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Setting A Course for Cycling

by Jessica Wineberg Binder and Kevin Luecke

Bicycle Federation of Wisconsin

To many, crocuses and other flowersare the first sign of spring. To Jacob Newborn of the Bicycle Federation of Wisconsin, more crowded bike lanes indicate that winter is over.

“While more and more people are biking year round, I know that spring and cycling season are here when I am no longer the only cyclist on a given block and more and more cruiser bikes areout,” Jacob reflects. “I think that this year will follow the trend of the past five and we will once again have a record numbers of cyclists.”

In the past five years, commuter cycling in Milwaukee has increased 230%. This is another piece of evidence insupport of the “build it and they will come” mentality that bicycle advocacy non-profits like the Bicycle Federation of Wisconsin have been working with city governments across the country to adopt. At the same time that commuting by bike has more than doubled, the bicycle crash rate went down 75%, illustrating another axiom of bike planning: the more people ride, the safer it is for everyone.

The City of Milwaukee and the Bicycle Federation of Wisconsin are creating a bicycle plan that will guide bicycle programs and projects over the next 10 years, continuing to increase bike use. The Milwaukee Bicycle Plan draft recommendations double the existing bike network with bike paths, bike lanes (including raised lanes), and bicycle boulevards. This network will ensure that 74% of city residents live within aquarter mile or less of bicycle facilities. While only 40% of current city residents live within a quarter mile of a bike facility, approximately 81,000 bicycle trips are made per day in the city. The Milwaukee Bicycle Plan includes the following overarching goals for 2020:

* Increase bicycle use so that 5%of all trips less than five miles are made by bike. 

* Create a bicycle network thatis convenient, attractive and appropriate for people of all ages and abilities.

* Reduce the bicycle crash rateby 50% from current levels.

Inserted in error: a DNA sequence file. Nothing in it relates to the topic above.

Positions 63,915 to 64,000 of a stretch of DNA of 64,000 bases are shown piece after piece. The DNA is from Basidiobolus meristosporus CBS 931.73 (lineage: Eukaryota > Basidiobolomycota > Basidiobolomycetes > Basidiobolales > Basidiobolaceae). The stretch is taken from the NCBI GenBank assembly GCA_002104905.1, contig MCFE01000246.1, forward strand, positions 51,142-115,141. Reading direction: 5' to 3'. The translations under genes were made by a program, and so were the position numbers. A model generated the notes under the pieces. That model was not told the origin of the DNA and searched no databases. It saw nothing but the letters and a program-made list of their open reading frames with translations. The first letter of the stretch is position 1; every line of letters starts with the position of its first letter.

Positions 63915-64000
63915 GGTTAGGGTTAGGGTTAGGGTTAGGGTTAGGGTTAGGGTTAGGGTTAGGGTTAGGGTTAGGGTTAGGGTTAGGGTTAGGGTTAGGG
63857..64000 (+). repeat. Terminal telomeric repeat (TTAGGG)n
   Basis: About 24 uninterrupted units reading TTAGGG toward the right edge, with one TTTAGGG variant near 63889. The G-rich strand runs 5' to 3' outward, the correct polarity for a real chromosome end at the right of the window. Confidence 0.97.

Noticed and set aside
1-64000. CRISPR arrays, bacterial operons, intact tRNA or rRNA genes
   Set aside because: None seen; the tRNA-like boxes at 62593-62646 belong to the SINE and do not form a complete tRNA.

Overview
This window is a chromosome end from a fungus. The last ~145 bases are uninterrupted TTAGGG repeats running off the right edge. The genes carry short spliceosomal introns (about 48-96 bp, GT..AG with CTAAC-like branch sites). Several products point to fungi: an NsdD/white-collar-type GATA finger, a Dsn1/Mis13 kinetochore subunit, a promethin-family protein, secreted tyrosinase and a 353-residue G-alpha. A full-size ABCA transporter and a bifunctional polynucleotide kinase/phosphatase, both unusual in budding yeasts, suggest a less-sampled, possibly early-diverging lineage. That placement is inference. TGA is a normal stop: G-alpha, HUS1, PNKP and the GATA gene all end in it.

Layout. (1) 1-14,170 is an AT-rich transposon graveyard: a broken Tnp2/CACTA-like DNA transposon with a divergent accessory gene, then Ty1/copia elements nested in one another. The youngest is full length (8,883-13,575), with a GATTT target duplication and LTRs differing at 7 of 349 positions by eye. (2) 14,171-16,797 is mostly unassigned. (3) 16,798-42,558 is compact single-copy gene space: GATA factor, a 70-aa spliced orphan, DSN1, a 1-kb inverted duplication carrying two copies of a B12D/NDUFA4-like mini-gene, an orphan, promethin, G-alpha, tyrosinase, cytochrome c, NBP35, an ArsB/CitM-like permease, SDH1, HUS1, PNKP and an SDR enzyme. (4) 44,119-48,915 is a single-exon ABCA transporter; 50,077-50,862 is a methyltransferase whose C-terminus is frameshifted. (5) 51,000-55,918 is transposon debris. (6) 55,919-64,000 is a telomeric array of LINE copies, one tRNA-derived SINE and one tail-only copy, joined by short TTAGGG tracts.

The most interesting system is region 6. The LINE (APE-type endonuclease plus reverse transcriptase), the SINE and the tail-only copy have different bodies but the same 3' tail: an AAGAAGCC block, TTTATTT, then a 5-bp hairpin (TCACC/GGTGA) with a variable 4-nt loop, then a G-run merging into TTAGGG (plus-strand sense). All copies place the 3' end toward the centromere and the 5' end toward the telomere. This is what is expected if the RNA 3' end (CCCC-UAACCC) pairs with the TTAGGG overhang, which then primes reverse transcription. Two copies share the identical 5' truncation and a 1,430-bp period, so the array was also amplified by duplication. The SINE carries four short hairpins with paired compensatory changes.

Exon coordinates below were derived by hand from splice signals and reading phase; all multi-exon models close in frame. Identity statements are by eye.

The Milwaukee Bicycle Plan iscurrently in draft form and will be rolled out to the public early this summer. 

Why Invest in Bicycling?

Bicycling addresses some of the major issues facing Riverwest, Milwaukee, and the country. They include airpollution, an under funded transit system, obesity, increased health care costs,a need for economic development, reduced personal income, highway congestion, access to jobs, a need to connect with nature, and more. In short, bicycling raises the quality of life. 

Bicycling Saves Money and Helps the Environment

Most people dislike being stuck in traffic, but congestion has greater impacts than increasing the frustration levels of motorists.

Congestion costs Milwaukee about $300 million annually in lost time, health impacts and other factors, accordingto the Texas Transportation Research Institute. Half of all trips in Milwaukee are three miles or less – a 20 minute bike ride. Twenty-eight percent of all trips are less than one mile. Despite the fact that these trips can be easily made on a bicycle or by walking, motor vehicles are used for over 80% of these short trips. Walking or cycling for these very short trips could significantly reduce congestion on Milwaukee streets and boost the local economy by tens of millions of dollars.

Riverwest is an ideal community for cycling. Just about everything you need is available within a two mile trip,from great restaurants to downtown. It’s all bikeable!

The US could save 462 million gallons of gasoline if cycling increased from 1% to 1.5% of all trips.

The Bike Fed is working on creating low cost cargo bikes for community gardeners and city farmers to help them transport tools and their produce to market, reducing expenditures and thus the cost of local food. 

Bicycling Can Be an Economic Engine

A recent study conducted by UW-Madison found that Wisconsin recreational bicycling combined with bicycling manufacturing, services and sales contributes $1.5 billion annually to support Wisconsin’s economy. Bicycling in our state also contributes 13,200 bike-related Wisconsin jobs.